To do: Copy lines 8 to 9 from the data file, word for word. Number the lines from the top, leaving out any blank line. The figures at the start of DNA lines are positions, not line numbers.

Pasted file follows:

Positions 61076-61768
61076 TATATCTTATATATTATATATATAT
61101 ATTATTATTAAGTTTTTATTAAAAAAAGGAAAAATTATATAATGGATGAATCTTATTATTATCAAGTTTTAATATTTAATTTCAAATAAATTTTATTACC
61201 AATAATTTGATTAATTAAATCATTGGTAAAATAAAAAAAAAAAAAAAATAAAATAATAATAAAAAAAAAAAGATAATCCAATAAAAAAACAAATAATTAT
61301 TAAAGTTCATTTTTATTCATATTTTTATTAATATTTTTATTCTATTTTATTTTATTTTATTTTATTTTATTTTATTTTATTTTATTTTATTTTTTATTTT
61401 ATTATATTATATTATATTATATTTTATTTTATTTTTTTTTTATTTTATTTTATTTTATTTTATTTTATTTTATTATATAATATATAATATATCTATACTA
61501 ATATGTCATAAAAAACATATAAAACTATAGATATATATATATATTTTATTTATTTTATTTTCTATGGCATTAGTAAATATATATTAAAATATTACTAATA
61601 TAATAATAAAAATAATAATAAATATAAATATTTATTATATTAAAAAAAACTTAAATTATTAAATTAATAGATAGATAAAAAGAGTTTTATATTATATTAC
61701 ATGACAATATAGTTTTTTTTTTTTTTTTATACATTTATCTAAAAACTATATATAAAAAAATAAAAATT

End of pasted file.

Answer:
61601 TAATAATAAAAATAATAATAAATATAAATATTTATTATATTAAAAAAAACTTAAATTATTAAATTAATAGATAGATAAAAAGAGTTTTATATTATATTAC
61701 ATGACAATATAGTTTTTTTTTTTTTTTTATACATTTATCTAAAAACTATATATAAAAAAATAAAAATT